Recent Developments in Federal Court Regarding Freedom of Religion – Part 1

A federal appeals court ruled that the constitution was not violated when a public high school choir performed religious songs and conducted a few of its concerts in churches.

Church Law and Tax1998-07-01

Freedom of Religion

Key point. Not every government activity that confers an incidental or indirect benefit upon religion violates the constitution.

A federal appeals court ruled that the constitution was not violated when a public high school choir performed religious songs and conducted a few of its concerts in churches. A non—Christian student who was a member of the choir asked a federal court to issue an order banning the choir from singing religious songs and performing concerts in churches. A federal district court refused to do so, and the student appealed. A federal appeals court concluded that the choir’s practices were permissible and violated neither the first amendment’s nonestablishment of religion or free exercise of religion clauses.

Establishment of religion

The court applied the Supreme Court’s so—called Lemon test in determining whether the choir’s practices constituted an impermissible establishment of religion. Under this test, first announced in a 1971 decision (Lemon v. Kurtzman), a government practice challenged as an establishment of religion will be valid only if it satisfies the following three conditions-a secular purpose, a primary effect that neither advances nor inhibits religion, and no excessive entanglement between church and state. The court concluded that all of these tests were met. First, the court ruled that the choir’s performance of religious music and the use of churches for some concerts had a clearly secular purpose:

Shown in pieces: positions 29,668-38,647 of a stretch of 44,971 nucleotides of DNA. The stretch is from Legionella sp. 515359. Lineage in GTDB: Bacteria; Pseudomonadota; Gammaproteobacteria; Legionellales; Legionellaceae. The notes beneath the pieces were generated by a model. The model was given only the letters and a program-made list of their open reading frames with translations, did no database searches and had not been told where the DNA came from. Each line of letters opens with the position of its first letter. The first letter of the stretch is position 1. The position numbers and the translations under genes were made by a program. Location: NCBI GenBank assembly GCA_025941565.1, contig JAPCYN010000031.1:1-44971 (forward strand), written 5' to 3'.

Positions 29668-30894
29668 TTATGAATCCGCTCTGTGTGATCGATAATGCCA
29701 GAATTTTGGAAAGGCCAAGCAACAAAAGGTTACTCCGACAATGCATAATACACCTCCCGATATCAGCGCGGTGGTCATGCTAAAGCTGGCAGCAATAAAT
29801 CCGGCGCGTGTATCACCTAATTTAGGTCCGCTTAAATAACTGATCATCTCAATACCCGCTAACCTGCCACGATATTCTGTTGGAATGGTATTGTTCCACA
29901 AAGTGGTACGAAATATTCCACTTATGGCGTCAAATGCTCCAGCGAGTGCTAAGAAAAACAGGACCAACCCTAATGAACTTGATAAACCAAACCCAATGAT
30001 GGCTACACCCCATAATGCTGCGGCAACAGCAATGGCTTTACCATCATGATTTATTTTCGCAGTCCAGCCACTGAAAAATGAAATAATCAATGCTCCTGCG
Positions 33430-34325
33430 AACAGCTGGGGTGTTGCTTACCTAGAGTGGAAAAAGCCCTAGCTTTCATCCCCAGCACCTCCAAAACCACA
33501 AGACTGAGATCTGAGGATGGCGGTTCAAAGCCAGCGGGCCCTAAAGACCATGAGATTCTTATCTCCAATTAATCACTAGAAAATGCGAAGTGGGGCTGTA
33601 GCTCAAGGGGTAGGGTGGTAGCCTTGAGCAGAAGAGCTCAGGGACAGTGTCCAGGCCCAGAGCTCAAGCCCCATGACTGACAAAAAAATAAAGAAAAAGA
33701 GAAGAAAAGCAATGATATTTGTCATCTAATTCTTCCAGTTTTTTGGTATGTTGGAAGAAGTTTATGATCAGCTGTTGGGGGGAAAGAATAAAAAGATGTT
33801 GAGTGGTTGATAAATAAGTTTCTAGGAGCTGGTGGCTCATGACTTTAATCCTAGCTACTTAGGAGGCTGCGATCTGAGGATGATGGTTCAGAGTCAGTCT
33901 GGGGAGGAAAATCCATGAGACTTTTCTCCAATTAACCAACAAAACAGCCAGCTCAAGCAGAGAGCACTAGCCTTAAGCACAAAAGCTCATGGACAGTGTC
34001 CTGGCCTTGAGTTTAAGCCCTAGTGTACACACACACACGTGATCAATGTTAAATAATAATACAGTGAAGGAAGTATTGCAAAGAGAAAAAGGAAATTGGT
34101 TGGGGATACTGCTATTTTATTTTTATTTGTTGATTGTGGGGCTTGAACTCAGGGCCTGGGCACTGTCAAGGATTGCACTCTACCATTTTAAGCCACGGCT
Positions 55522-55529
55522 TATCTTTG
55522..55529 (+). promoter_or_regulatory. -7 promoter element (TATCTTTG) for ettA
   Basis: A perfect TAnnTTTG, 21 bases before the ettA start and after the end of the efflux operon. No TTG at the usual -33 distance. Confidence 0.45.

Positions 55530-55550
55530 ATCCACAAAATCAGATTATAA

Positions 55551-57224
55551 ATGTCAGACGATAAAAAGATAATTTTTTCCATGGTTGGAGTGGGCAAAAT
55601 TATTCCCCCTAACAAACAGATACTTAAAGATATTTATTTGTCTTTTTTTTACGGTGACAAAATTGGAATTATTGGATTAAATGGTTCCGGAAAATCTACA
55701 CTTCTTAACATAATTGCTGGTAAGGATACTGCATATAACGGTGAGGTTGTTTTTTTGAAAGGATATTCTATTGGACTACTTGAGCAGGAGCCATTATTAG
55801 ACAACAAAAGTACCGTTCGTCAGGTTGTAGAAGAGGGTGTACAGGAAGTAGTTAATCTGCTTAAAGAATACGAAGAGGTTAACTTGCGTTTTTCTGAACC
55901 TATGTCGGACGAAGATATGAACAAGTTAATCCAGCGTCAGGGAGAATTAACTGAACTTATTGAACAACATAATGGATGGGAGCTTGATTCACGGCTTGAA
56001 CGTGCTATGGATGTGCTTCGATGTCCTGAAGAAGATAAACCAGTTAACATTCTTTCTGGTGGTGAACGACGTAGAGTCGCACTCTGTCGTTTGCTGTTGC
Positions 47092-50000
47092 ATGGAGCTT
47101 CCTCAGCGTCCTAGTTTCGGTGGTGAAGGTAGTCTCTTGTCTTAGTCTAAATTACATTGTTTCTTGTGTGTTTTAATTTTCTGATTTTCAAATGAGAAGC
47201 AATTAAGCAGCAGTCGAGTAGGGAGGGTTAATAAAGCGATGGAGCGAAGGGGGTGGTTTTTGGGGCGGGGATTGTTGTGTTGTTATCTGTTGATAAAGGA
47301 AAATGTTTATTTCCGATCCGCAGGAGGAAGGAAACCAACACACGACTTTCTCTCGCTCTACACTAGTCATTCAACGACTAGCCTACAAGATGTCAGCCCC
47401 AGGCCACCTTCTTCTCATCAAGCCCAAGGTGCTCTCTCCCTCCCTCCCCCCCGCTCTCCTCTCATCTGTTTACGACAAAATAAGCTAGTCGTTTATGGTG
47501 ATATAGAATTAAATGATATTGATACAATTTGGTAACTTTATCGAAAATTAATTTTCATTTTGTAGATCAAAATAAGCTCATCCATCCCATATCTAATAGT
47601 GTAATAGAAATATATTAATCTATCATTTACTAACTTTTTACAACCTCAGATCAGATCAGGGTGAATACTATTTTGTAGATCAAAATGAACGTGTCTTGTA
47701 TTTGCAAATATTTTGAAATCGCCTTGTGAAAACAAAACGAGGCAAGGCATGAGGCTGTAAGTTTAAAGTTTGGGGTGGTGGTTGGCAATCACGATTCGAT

Here, we discern a number of plausible secular purposes for the defendants’ conduct. For example, it is recognized that a significant percentage of serious choral music is based on religious themes or text. Any choral curriculum designed to expose students to the full array of vocal music culture therefore can be expected to reflect a significant number of religious songs. Moreover, a vocal music instructor would be expected to select any particular piece of sacred choral music, like any particular piece of secular choral music, in part for its unique qualities useful to teach a variety of vocal music skills (i.e., sight reading, intonation, harmonization, expression). Plausible secular reasons also exist for performing school choir concerts in churches and other venues associated with religious institutions. Such venues often are acoustically superior to high school auditoriums or gymnasiums, yet still provide adequate seating capacity. Moreover, by performing in such venues, an instructor can showcase his choir to the general public in an atmosphere conducive to the performance of serious choral music …. We see no reason to conclude that defendants’ selection of religious songs and religious performance venues serves an impermissible purpose simply because some of those songs and venues, which undisputedly represent only part of the choir’s repertoire and performance venues, may coincide with religious beliefs different from those of [the plaintiff].